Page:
Social Protection Minister Joan Burton has defended moves to force employers to pay for workers' sick leave, saying they stand to gain most from the new measures.
The minister wants to introduce a statutory sick pay scheme for companies, meaning they will be responsible for footing the bill instead of the Government.
And she said while she understands some employers might be apprehensive about the cost burden, it will ultimately lead to happier and more hardworking staff.
"I think the ultimate beneficiaries of this approach will be the employers who will have a more productive workforce," said Ms Burton.
"We want people in their most productive years and if they do have intervals of illness, our systems will help them get back to work and be able to resume earning."
Unlike many other Organisation for Economic Co-operation and Development (OECD) countries including the UK, Australia, France, Germany, Norway and Poland, Irish employers are not obliged to make any contributions.
The State currently pays an illness benefit to employees who are unable to work due to illness. Workers are entitled to about 188 euro per week for up to two years, provided they have made sufficient PRSI contributions.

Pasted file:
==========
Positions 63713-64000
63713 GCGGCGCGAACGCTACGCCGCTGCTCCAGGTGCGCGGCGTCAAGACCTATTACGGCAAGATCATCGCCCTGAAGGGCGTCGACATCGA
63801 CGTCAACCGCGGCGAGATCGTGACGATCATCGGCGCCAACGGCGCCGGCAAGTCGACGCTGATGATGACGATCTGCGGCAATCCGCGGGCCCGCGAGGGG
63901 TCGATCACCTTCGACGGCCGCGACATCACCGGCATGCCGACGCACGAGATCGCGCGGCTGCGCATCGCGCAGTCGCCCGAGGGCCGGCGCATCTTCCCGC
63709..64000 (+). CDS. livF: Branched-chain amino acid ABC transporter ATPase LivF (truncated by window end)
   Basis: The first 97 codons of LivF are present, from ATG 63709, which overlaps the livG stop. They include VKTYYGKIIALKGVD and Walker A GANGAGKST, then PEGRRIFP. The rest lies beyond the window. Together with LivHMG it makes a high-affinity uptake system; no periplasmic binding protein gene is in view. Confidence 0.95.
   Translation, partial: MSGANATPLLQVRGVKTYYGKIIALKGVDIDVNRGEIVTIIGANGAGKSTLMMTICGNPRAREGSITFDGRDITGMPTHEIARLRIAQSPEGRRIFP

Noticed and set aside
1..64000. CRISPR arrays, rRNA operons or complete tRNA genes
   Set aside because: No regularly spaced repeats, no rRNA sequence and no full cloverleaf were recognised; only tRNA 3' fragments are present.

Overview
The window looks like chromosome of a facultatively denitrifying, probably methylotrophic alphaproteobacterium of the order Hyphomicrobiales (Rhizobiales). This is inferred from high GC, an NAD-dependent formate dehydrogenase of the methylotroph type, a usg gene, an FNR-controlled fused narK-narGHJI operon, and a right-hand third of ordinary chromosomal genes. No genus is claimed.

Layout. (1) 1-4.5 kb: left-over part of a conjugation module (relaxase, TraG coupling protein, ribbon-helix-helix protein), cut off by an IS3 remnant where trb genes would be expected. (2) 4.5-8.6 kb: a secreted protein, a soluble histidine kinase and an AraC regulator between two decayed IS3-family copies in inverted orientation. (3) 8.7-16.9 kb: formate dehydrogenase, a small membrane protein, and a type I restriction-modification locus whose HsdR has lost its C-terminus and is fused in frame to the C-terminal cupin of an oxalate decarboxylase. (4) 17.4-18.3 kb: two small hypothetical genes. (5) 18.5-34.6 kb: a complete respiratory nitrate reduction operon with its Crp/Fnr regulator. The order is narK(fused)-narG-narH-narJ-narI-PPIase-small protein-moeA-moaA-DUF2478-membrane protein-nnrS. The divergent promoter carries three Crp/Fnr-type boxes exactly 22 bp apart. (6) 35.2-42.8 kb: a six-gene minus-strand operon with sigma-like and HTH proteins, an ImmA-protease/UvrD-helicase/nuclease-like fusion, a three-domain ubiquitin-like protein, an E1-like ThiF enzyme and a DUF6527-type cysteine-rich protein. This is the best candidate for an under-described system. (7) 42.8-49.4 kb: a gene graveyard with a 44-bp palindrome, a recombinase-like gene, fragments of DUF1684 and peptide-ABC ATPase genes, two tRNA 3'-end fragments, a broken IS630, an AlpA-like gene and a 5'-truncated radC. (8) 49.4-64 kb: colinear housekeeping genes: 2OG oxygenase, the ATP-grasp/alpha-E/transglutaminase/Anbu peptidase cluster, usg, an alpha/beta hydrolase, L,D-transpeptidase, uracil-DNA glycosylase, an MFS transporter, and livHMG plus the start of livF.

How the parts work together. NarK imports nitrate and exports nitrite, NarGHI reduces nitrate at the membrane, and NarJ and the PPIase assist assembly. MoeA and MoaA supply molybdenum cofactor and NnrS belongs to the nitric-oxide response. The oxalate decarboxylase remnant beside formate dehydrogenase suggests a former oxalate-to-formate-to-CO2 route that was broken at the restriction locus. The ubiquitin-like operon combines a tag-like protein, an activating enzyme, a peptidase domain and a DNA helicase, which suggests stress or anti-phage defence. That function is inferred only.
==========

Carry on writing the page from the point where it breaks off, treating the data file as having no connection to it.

But Ms Burton said she hopes to introduce statutory sick pay by the end of 2012, which would see the complete abolition of the illness benefit and responsibility being transferred to employers.
The Irish Business and Employers Confederation has condemned Ms Burton's plans for sick pay, saying employers already contribute enough through their PRSI payments.
Director Brendan McGinty said: "Putting additional social welfare costs onto employers is simply an extra tax on employment, at a time when jobs should be the priority."